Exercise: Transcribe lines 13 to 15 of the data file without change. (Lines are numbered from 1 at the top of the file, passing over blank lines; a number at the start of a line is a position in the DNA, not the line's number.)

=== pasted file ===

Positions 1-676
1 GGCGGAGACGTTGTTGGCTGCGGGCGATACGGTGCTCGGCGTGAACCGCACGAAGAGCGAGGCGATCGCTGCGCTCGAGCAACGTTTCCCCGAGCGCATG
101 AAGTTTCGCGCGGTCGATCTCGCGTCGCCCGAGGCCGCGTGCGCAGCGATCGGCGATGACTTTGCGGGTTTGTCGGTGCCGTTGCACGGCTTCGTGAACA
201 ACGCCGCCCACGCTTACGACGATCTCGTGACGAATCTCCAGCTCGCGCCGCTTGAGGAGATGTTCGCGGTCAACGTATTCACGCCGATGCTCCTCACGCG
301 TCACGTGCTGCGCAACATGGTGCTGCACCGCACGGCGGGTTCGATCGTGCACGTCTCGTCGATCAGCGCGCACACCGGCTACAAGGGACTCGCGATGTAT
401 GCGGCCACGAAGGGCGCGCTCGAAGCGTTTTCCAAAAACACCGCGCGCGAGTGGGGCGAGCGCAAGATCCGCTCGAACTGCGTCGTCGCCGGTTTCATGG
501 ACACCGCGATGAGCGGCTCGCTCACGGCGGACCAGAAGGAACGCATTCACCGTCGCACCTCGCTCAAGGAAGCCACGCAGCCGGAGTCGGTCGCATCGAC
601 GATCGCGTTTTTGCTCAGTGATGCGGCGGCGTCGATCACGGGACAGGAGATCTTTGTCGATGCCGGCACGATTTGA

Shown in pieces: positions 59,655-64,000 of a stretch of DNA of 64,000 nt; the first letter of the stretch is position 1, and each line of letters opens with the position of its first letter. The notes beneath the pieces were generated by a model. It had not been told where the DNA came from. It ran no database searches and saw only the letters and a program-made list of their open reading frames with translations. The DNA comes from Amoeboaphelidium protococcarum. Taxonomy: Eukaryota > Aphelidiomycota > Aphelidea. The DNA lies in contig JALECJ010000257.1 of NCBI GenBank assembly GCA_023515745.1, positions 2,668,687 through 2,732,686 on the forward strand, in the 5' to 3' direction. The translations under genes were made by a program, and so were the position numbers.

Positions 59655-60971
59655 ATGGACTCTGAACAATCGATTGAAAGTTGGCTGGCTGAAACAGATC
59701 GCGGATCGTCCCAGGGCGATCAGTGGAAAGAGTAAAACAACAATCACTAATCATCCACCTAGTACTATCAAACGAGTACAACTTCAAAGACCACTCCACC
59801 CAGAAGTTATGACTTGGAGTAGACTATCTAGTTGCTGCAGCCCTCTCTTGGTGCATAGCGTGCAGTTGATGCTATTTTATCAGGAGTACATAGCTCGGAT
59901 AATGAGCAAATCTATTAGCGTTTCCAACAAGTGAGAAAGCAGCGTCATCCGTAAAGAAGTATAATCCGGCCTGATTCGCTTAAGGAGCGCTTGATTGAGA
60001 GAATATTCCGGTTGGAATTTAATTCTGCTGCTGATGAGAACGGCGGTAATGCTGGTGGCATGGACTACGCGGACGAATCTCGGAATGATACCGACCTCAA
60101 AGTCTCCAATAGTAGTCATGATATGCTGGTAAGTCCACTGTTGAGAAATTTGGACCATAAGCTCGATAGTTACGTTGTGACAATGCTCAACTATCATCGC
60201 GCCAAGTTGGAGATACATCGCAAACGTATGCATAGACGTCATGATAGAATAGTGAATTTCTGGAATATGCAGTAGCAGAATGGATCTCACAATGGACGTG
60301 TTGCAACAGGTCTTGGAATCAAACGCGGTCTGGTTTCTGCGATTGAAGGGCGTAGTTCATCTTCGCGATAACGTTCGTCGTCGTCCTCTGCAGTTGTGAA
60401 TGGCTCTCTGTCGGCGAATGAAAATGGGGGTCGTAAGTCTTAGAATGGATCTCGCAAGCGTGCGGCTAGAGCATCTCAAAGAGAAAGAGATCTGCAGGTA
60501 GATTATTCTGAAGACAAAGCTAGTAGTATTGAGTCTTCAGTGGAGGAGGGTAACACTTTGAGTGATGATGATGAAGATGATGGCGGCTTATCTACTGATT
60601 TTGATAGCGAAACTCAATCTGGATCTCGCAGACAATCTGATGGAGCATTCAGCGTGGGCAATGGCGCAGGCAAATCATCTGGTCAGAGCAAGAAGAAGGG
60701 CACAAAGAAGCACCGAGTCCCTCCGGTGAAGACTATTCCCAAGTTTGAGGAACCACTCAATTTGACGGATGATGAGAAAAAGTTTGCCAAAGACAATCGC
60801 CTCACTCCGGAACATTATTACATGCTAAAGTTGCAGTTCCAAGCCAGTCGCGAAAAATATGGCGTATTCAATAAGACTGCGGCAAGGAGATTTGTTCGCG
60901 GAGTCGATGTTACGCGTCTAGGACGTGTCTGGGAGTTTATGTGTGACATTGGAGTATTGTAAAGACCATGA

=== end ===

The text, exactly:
59801 CAGAAGTTATGACTTGGAGTAGACTATCTAGTTGCTGCAGCCCTCTCTTGGTGCATAGCGTGCAGTTGATGCTATTTTATCAGGAGTACATAGCTCGGAT
59901 AATGAGCAAATCTATTAGCGTTTCCAACAAGTGAGAAAGCAGCGTCATCCGTAAAGAAGTATAATCCGGCCTGATTCGCTTAAGGAGCGCTTGATTGAGA
60001 GAATATTCCGGTTGGAATTTAATTCTGCTGCTGATGAGAACGGCGGTAATGCTGGTGGCATGGACTACGCGGACGAATCTCGGAATGATACCGACCTCAA